Is Drywall Flammable? (No. It’s Not)


You’ve probably encountered drywall while researching potential building materials. Although it might not be ideal for outside walls, using it as framing on walls and as ceilings is strongly recommended. Nonetheless, most people are still unsure about the fire safety of drywall. Is drywall flammable, then? 

In this article, we will go into great detail answering that question. We describe what drywall is, the temperature range in which it typically ignites, and the effects of burning drywall. We’ll also let you know whether drywall becomes toxic and how much heat it can withstand before it burns.

What is Drywall?

Gypsum that occurs naturally is widely used to make the building material known as drywall. The gypsum plaster is sealed between two thick pieces of paper. Manufacturers use a variety of additives to produce unique types of drywall. Several additives include paper pulp, starch, various types of paper, and emulsifiers that serve as thickening agents.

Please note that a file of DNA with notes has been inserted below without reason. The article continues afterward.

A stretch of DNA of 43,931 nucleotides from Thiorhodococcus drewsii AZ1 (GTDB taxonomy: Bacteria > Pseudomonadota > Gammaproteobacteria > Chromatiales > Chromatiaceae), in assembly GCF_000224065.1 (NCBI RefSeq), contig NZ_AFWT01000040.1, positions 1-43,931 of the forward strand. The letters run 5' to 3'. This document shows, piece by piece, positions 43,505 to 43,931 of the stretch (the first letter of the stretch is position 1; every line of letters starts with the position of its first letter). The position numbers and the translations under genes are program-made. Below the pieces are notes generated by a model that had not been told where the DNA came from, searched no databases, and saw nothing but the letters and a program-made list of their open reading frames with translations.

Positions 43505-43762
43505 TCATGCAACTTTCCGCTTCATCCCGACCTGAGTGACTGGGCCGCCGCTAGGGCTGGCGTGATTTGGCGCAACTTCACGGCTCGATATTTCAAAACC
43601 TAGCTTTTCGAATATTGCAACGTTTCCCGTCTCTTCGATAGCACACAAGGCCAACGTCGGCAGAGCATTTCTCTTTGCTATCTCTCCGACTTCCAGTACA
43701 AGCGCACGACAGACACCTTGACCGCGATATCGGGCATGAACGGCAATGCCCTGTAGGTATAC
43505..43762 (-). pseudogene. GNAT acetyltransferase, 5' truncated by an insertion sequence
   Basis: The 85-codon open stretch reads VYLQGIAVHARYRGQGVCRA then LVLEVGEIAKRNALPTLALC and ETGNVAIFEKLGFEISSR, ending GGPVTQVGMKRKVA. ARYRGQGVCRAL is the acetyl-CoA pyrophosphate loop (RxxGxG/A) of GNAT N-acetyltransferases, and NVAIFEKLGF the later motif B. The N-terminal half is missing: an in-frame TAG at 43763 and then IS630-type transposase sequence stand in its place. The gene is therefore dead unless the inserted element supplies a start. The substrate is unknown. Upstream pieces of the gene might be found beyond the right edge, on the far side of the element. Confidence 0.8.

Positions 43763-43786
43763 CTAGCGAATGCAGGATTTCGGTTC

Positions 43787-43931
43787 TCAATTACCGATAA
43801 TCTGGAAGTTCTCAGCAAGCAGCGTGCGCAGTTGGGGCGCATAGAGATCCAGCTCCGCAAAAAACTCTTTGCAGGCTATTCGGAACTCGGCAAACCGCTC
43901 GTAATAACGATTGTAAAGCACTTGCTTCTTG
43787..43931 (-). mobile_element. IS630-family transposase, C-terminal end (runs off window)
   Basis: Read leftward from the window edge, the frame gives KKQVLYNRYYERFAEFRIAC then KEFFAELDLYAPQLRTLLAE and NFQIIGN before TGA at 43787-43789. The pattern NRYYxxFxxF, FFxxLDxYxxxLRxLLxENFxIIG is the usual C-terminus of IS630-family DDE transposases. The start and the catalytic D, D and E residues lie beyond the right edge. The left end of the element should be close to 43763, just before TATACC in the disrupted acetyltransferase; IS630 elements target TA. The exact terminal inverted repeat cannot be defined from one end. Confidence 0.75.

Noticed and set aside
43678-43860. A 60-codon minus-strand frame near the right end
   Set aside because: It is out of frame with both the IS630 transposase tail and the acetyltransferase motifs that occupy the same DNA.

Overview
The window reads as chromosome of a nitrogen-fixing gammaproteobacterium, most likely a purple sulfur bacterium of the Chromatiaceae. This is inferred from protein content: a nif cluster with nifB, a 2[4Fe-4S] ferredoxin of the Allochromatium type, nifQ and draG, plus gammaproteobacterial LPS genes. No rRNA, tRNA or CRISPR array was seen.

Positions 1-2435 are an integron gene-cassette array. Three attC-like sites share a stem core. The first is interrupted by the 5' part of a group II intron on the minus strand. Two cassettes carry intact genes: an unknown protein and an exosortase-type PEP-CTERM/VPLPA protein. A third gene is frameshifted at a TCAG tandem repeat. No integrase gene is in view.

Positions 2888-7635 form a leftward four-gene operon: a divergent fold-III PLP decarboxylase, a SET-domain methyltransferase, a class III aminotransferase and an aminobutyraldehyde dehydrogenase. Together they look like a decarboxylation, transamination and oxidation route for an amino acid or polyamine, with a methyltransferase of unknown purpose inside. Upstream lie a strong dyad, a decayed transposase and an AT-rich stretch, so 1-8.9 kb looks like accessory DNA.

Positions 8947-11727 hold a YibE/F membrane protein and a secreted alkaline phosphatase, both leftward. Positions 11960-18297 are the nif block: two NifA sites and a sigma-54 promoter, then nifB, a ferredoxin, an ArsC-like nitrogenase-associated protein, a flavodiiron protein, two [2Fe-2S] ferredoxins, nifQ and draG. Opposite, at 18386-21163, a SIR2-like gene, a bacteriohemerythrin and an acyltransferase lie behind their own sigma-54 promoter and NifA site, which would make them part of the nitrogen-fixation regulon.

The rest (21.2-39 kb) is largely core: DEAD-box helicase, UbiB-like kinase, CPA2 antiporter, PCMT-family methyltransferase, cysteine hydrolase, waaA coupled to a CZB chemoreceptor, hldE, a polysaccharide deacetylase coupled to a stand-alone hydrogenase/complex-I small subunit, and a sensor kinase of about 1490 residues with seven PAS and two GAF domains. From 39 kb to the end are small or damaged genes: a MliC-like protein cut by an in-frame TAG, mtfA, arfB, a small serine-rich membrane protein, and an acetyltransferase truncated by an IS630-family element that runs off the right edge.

Gypsum panels, sheetrock, plasterboard, and wallboard are some other names for drywall.

As a result, it is used to build walls without water during construction, hence the name “drywall.” Gypsum drywall is the most popular type, although drywall can also be made from other materials such as plywood, asbestos-cement board, and wood pulp. The interior sides of walls and ceilings are where the wall is installed.

We list a few of the various types and applications of drywall below:

  • Whiteboard (regular drywall)– Regular drywall is ideal for walls and ceilings in hallways, bedrooms, living rooms, and some basements. Due to the lack of mold and mildew resistance, don’t use it in moist areas like bathrooms and kitchens.
  • Paperless drywall: Fiberglass coats the drywall instead of paper, making it durable and water-resistant.